All is Lost Movie Review
Robert Redford delivers one of the best performances of his career in one of the best movies of the year. He also only says approximately 50 words in the entire movie.
Redford plays the unnamed protagonist, who is sailing solo across the Pacific and Indian oceans. Things go awry when his boat is struck by a piece of debris, and then really hit the fan when a massive storm obliterates what is left of his boat. Forced to use his emergency raft, the man must rely on his survival instincts - and fate - to make it home.
All is Lost explains why I will never sail across the ocean in a small sailboat.
Written and directed by J.C. Chandor (the almost-good-but-not-really Margin Call), All is Lost is a visceral, matter-of-fact drama-thriller that succeeds by not trying to do too much. He smartly relies on his Oscar-winning star to do the heavy lifting, and the rest works itself out.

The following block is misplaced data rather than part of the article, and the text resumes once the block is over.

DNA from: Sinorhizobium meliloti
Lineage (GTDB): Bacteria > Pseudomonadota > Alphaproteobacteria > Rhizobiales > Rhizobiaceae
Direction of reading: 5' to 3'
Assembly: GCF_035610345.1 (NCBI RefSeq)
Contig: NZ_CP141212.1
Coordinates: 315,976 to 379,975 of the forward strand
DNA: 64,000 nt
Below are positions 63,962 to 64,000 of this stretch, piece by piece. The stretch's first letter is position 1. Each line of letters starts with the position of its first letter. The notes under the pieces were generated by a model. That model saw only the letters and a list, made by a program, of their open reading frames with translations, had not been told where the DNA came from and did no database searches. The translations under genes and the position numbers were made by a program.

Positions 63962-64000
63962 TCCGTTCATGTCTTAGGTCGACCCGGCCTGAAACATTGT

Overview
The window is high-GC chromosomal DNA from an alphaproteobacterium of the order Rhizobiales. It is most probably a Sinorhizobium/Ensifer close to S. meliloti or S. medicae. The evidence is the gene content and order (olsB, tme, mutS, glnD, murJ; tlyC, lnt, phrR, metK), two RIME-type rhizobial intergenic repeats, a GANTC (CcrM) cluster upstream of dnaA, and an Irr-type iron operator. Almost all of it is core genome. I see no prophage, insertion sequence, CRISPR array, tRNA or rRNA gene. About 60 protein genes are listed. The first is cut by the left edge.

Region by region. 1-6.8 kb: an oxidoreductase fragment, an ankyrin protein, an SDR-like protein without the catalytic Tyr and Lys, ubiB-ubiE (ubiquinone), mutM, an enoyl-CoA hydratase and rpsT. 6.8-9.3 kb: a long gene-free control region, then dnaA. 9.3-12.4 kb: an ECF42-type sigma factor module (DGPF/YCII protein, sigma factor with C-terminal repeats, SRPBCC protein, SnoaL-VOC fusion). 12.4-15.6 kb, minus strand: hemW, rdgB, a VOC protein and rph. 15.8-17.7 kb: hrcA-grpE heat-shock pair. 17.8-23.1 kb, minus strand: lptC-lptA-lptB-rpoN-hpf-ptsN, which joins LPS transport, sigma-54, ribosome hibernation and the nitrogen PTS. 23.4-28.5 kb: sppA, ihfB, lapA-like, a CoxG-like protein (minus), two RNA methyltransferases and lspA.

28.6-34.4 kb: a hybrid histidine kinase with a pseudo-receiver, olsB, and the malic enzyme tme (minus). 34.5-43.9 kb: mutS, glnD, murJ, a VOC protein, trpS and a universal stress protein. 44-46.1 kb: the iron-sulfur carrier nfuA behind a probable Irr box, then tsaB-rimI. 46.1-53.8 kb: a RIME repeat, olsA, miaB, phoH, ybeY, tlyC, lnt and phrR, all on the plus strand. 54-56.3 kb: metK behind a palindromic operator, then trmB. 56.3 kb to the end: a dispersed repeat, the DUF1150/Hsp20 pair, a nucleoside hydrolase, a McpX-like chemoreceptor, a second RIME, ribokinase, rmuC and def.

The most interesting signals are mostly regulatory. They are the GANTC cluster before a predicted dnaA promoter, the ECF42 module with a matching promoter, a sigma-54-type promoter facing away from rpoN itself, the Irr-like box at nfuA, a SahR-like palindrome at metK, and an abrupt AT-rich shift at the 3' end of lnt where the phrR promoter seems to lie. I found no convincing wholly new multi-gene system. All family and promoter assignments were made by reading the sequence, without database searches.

Of course, nothing just "works itself out" in the movie. Everything from the camera angles to the moments that let Redford do his thing are perfectly arranged to establish the isolated world in which the man resides. Chandor develops a lingering sense of foreboding and despair throughout the movie, though you don't notice at the time. With exception to a few fleeting moments, Redford's character never shows his fear or concerns, and Chandor rarely uses music or other thematic elements to emphasize the man's decreasing chance of survival.
Despite the technical simplicity of the production, All is Lost is a gripping, engaging thriller unlike anything else released this year. Redford rarely speaks, but he brings the story and his character to life in a way few actors could. The result: one of the best movies of 2013.
Review by Erik Samdahl unless otherwise indicated.